Bartolomeu Dias reached the southern tip of Africa in 1488, and Vasco de Gama reached India via the Indian Ocean in 1499.In 1492, the monarchs of Spain backed Christopher Columbus’ plan to sail westward to the Indies.
The desire to explore the unknown has been a driving force in human history since the dawn of time.
From the earliest documented accounts, ancient civilizations have explored the world around them.
Early adventures were motivated by religious beliefs, a desire for conquest, the need for trade, and an unsatisfying hunger for gold.
The great Age of Exploration, beginning in the late 1400s, was an important era in the discovery and development of lands yet unknown to the Europeans.
Soon, other European nations, including the Dutch, French and English were sending out fleet of ships to chart new territories and discover new riches.
One of the most prolific explorers was James Cook, who discovered Australia, Antarctica, and numerous islands, including Hawaii.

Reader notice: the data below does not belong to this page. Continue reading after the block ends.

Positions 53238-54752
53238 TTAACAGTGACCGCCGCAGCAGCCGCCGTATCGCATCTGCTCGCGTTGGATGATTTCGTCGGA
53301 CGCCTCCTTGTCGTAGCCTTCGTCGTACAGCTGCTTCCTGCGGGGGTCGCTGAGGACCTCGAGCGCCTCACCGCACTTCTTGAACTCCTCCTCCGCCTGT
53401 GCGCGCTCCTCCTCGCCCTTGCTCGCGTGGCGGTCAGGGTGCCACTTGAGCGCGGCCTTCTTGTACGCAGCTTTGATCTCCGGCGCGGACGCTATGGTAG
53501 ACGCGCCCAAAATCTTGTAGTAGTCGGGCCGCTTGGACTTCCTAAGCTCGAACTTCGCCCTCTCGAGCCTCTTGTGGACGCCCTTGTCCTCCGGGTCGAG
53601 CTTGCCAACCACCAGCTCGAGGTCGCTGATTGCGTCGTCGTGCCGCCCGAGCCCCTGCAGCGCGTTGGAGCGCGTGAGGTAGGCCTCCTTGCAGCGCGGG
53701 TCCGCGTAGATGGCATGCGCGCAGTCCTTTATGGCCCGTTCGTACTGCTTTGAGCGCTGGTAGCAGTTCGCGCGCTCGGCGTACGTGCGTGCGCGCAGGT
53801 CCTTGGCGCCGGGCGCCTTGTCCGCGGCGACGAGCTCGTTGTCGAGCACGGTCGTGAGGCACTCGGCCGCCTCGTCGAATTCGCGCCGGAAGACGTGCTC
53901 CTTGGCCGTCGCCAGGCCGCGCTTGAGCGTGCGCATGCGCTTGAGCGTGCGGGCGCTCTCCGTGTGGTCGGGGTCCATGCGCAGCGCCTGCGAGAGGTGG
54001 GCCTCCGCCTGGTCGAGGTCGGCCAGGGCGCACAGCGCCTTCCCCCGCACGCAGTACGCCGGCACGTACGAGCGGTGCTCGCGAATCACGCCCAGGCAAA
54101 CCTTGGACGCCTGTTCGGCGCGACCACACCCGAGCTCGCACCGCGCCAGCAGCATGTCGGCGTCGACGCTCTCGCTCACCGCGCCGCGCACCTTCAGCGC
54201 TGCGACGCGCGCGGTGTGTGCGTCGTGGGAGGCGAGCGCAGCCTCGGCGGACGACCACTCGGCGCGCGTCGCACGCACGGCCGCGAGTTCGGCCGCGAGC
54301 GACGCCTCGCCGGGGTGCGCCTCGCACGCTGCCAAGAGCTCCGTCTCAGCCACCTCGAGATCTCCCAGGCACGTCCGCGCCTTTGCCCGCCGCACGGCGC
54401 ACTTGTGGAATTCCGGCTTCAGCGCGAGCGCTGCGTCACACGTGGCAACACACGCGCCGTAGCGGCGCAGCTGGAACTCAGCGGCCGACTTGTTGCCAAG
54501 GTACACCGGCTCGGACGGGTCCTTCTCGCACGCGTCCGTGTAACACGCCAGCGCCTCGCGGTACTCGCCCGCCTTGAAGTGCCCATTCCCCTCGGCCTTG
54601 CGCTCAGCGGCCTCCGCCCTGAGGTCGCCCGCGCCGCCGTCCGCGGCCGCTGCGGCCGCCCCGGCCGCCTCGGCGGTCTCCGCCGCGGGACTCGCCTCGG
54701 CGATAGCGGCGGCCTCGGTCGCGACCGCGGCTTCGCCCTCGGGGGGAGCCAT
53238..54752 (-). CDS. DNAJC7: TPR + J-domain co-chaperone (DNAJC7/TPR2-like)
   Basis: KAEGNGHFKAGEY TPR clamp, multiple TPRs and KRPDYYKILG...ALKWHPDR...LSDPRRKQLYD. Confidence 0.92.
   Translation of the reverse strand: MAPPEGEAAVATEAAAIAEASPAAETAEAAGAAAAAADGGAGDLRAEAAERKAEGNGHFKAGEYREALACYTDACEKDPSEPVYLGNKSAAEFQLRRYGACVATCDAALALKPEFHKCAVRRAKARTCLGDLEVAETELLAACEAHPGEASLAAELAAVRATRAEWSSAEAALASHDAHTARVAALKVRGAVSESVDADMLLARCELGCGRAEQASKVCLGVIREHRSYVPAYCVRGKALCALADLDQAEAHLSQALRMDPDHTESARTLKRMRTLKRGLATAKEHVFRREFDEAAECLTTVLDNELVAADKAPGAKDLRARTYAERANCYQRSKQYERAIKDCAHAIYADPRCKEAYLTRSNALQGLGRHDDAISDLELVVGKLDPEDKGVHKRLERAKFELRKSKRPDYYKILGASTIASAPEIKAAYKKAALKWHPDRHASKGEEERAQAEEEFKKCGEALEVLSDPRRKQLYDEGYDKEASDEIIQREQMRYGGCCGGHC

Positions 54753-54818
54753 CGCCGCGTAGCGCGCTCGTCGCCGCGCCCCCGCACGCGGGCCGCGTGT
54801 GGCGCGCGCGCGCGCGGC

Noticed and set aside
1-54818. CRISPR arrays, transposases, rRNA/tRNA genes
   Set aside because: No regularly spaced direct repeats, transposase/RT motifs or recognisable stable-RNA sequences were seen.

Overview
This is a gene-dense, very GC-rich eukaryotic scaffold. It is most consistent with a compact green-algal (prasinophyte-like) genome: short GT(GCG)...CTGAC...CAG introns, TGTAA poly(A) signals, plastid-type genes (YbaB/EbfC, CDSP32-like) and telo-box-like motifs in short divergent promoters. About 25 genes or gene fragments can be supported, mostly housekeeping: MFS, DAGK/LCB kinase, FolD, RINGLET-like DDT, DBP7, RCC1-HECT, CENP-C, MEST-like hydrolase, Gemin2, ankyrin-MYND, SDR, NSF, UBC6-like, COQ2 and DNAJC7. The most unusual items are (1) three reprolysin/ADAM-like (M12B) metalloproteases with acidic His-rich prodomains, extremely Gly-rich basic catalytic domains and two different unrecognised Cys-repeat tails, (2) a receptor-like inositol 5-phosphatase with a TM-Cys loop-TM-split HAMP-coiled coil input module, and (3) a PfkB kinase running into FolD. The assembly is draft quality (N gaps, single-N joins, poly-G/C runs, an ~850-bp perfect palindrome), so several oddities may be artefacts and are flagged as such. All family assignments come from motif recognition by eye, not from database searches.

The weapon they had was known as disease, which included the Small Pox and measles. The vague differences between the two were almost unnoticeable and were often overlooked.
Their prize for accomplishing their goal was the vast wealth of the societies and the large quantities of gold and silver that their lands held. Their Caribbean strongholds did stay independent though, and the Dutch joined in the slave trade to promote the sugar cane trade.
If were not for the superpowers of Spain, Portugal, England, France, and the Netherlands, the world as we know it would not exist.
Leading the way in the exploration of the world was the nation of Spain with a man named Christopher Columbus.